Table of Contents
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This blog is about the best Bratislava restaurants, cafes and street food markets. We’ll also run through what to eat in Bratislava so you can sample all the tastiest local dishes.
I’ll admit I’d never really thought of Slovakia as a tourist destination. But as I planned my Eastern Europe trip from the Czech Republic through to Romania, I realised that not only was Slovakia en route, but it looked pretty cool.
As a foodie, the chance to try Slovakian food, a brand-new cuisine, was also a tempting reason to visit. As soon as I confirmed my trip, I started researching the best places to eat in Bratislava. Food is always the first thing I research when planning a trip and I doubt that will change soon!
Tours & activities: GetYourGuide / Viator
Accommodation: Booking.com / Hostelworld
Getting there: air (Skyscanner) / bus (Flixbus), train (RailEurope)
Getting around: foot / bus / tram
Read next: the ultimate 1 day itinerary for Bratislava
My other Europe food blogs:
What to eat in Bratislava
Many of the popular Slovakian dishes stem from a few key ingredients. I’ve seen this in other places, like Vietnam where many of the dishes are made from rice and pork in different forms.
Here in Slovakia, I discovered that cheese and dumplings were at the heart of most tasty local meals. If you know me, this is my own personal heaven!
If you’re wondering what to eat in Bratislava, try these typical dishes. Afterwards, we’ll cover where to eat including my favourite Bratislava restaurants.
Want to explore with a local guide? Take a traditional food tour with a local expert.
Bryndzové halušky (sheep’s cheese gnocchi)
Thought gnocchi was Italian? When I first saw bryndzové halušky on Bratislava restaurant menus, I wondered if it was an Italian dish that the Slovakians had come to love.
I was wrong: this is typical in Slovakia. In fact, it’s the country’s national dish. These potato dumplings are smaller than Italian gnocchi but they taste virtually the same.
Sheep’s cheese is the most famous type of cheese in countries including Slovakia, Romania and Bulgaria. It’s crumbly with a rich salty, taste milder than feta.
Bryndzové halušky is served in a cream sauce and topped with chives and crispy fried bacon. There’s absolutely nothing healthy about this dish but it’s truly delicious!
Kapustnica (cabbage soup)
For the second dish in my Bratislava food guide, I’m introducing cabbage soup. This is a dish that doesn’t sound overly delicious – in fact, it sounds pretty grim.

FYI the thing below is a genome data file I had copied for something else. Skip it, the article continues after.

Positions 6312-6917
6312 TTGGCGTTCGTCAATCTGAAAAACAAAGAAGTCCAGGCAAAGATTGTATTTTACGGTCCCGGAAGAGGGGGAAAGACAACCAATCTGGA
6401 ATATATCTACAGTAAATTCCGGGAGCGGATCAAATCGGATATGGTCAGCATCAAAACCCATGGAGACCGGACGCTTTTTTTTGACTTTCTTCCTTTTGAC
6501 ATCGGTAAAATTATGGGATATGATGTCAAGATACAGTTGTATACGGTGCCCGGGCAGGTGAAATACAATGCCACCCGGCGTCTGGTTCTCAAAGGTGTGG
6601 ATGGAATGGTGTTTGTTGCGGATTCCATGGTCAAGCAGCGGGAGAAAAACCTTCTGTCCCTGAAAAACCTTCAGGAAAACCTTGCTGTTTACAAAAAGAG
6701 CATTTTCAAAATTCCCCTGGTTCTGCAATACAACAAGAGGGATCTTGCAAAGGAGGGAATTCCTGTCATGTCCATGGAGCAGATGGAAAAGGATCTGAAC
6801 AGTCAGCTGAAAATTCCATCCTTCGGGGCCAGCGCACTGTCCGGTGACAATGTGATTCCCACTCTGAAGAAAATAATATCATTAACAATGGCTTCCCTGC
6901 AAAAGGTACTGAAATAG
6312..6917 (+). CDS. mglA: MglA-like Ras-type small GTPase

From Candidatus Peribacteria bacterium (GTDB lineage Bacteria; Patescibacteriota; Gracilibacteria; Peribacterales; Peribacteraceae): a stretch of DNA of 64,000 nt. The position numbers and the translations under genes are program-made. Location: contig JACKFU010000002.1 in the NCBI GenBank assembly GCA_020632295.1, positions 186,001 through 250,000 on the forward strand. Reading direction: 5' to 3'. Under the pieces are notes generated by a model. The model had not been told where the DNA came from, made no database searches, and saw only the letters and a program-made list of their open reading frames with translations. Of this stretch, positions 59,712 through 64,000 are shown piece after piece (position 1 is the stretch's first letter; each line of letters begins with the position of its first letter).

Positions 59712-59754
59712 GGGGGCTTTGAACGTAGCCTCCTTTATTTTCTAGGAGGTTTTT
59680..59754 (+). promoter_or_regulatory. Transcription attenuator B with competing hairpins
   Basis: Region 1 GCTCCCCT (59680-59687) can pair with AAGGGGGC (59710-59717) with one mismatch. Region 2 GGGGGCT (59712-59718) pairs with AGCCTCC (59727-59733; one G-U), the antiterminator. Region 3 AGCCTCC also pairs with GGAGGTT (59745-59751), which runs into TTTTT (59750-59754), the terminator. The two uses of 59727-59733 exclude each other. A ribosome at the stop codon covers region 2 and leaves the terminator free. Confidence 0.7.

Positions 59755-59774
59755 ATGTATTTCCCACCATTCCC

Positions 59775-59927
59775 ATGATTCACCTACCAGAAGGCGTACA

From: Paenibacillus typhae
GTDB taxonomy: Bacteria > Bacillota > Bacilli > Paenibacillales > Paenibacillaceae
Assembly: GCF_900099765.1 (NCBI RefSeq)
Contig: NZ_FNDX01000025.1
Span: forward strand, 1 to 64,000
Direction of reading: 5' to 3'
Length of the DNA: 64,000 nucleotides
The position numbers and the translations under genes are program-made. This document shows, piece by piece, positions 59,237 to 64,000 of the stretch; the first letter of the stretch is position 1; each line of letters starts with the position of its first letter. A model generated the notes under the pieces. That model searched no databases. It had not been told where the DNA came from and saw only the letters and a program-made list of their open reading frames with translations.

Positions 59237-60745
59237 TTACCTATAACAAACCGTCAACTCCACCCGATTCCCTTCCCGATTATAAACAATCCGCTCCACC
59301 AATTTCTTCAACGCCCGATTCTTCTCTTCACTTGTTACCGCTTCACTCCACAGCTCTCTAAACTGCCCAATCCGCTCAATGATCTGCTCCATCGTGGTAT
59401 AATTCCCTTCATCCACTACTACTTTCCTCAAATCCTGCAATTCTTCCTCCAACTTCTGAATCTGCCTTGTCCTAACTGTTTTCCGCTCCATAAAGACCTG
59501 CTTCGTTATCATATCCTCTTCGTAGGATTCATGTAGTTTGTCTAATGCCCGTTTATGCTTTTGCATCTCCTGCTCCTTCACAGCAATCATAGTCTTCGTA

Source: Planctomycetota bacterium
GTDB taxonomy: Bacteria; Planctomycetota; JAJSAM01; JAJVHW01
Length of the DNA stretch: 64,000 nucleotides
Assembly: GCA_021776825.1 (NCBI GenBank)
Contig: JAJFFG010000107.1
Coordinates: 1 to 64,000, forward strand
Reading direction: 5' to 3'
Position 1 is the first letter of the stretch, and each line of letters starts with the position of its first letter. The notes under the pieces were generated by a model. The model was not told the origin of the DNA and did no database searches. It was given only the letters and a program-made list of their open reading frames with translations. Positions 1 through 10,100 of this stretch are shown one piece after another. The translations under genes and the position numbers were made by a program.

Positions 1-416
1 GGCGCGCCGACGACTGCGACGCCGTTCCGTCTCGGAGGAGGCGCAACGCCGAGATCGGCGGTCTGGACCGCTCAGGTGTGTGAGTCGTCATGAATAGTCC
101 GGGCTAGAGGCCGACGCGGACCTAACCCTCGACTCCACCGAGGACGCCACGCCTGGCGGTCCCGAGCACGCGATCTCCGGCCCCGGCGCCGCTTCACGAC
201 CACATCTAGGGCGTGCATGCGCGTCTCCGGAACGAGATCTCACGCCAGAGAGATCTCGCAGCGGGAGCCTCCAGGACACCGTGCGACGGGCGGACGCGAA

However, I’d advise you to cast all notions of watery cabbage soup from your mind. In Slovakia, this dish is rich, buttery and packed with
I ate this dish as a starter at Slovak Pub, one of the best restaurants in Bratislava, but it really could have been
Who doesn’t love a hearty goulash? The answer might be anyone who’s spent considerable time in Eastern Europe and has eaten far too many!
Goulash is typically a Hungarian dish but you’ll also find it in Romania, the Czech Republic
Goulash is a hearty stew served with meat (usually beef), potatoes and vegetables. In Slovakia, you’ll often find it with a side of bready dumplings or, better yet, served inside an edible bowl.
Bryndzové pirohy (potato dumplings)
I found these potato dumplings even richer and more indulgent than bryndzové halušky because they’re stuffed with generous portions of sheep’s cheese. They’re also drizzled with sour cream and bacon like much of the food in Slovakia.
They could serve as a main dish but I’ll salute you if you eat them as a starter.
Bratislavský rožok (poppyseed pastry)
After a hearty dinner of bryndzové halušky, I made the ambitious decision to peruse the Slovakian dessert counter.
I came away with a crescent-shaped pastry stuffed with a sweet poppy seed mix, something I’d also tried in Prague a few days previously.
You’ll find these in bakeries and even corner shops for less than a Euro, making them one of the cheapest Slovakian foods to try.
Smažený syr (fried cheese)
Are you surprised to hear there’s another popular Slovak food made with cheese?
Smažený syr translates as fried cheese and is popular both in the Czech Republic and Slovakia. These countries used to be one under the name Czechoslovakia and share 90% of the same language. A few foods overlap but actually, I was surprised that the cuisine was so different.
Smažený syr is served in oozy battered squares on bed of French fries with a dollop of sour cream. How amazing and indulgent does that sound?
Slovenske palacinky (Slovakian pancakes)
As Shakespeare once said (well, more or less), a pancake by any other name would taste as sweet.
He was right! Slovenske
Wondering what to eat in Bratislava that isn’t slathered in cheese and bacon? As I mentioned before, poppy seeds are popular in Slovakian cuisine. In recent times, traditional ingredients have been used to flavour more modern foods.
I ate this dish at a hipster food market beside St James’s Church. Swing by for food, live music and poppy seed pasta.
Another Eastern European staple, chimney cake should be eaten wherever you go. Trdelník originated in Hungary but that’s no reason not to indulge while in Slovakia. Heated dough wrapped into a circle shape can be eaten with chocolate, nuts, cream or fruit.
Bratislava food experiences
I love food tours when travelling solo because you get to share lots of things without getting full / having to pay for them all! Here are a few recommended food experiences in Bratislava:
Best restaurants in Bratislava
If you’re like me and only have time to visit one city in Slovakia, it’s likely to be Bratislava. There are plenty of overpriced, touristy restaurants in the city